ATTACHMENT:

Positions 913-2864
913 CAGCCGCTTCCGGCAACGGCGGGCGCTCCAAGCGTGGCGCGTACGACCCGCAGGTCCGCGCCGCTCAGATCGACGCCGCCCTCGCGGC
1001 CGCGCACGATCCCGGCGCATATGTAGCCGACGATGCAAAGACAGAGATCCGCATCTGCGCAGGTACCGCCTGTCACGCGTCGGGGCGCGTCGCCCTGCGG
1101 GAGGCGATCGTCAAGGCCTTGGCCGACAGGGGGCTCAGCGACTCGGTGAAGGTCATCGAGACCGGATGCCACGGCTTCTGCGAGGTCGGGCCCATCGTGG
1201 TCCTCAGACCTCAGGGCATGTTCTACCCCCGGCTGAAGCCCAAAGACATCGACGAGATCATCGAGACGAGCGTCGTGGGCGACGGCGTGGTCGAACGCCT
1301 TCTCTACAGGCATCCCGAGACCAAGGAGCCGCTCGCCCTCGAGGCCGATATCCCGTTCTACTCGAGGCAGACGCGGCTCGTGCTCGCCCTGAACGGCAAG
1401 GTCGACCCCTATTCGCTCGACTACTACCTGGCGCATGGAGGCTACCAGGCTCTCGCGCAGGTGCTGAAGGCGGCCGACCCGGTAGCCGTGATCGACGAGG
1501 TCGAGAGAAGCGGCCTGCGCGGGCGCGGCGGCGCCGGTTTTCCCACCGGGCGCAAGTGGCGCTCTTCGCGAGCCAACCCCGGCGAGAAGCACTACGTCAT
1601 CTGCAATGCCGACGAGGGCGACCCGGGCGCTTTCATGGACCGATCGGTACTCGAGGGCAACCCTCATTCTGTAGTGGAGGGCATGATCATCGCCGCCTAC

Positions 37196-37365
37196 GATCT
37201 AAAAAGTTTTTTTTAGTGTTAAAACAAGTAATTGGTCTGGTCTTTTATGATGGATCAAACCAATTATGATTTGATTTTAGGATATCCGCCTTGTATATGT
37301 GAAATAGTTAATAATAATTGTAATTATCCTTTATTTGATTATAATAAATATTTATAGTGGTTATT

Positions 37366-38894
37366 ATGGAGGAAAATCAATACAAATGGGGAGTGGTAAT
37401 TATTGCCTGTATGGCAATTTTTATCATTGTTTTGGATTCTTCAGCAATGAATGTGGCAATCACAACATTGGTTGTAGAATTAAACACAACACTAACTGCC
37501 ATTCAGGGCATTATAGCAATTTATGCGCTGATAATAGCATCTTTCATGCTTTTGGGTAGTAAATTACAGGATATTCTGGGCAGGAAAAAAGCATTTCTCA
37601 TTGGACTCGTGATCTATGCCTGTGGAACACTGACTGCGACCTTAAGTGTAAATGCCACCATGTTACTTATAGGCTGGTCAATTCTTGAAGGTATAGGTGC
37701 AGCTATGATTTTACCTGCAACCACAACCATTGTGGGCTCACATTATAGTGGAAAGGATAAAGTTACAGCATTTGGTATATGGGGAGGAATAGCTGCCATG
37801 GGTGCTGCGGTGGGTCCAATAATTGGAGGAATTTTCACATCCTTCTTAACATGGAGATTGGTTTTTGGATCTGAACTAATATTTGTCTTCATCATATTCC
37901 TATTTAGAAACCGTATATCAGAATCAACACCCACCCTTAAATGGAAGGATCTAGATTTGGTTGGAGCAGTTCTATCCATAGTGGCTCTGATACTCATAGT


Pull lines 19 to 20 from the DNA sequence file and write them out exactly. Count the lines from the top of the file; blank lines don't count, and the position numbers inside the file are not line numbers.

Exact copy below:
37701 AGCTATGATTTTACCTGCAACCACAACCATTGTGGGCTCACATTATAGTGGAAAGGATAAAGTTACAGCATTTGGTATATGGGGAGGAATAGCTGCCATG
37801 GGTGCTGCGGTGGGTCCAATAATTGGAGGAATTTTCACATCCTTCTTAACATGGAGATTGGTTTTTGGATCTGAACTAATATTTGTCTTCATCATATTCC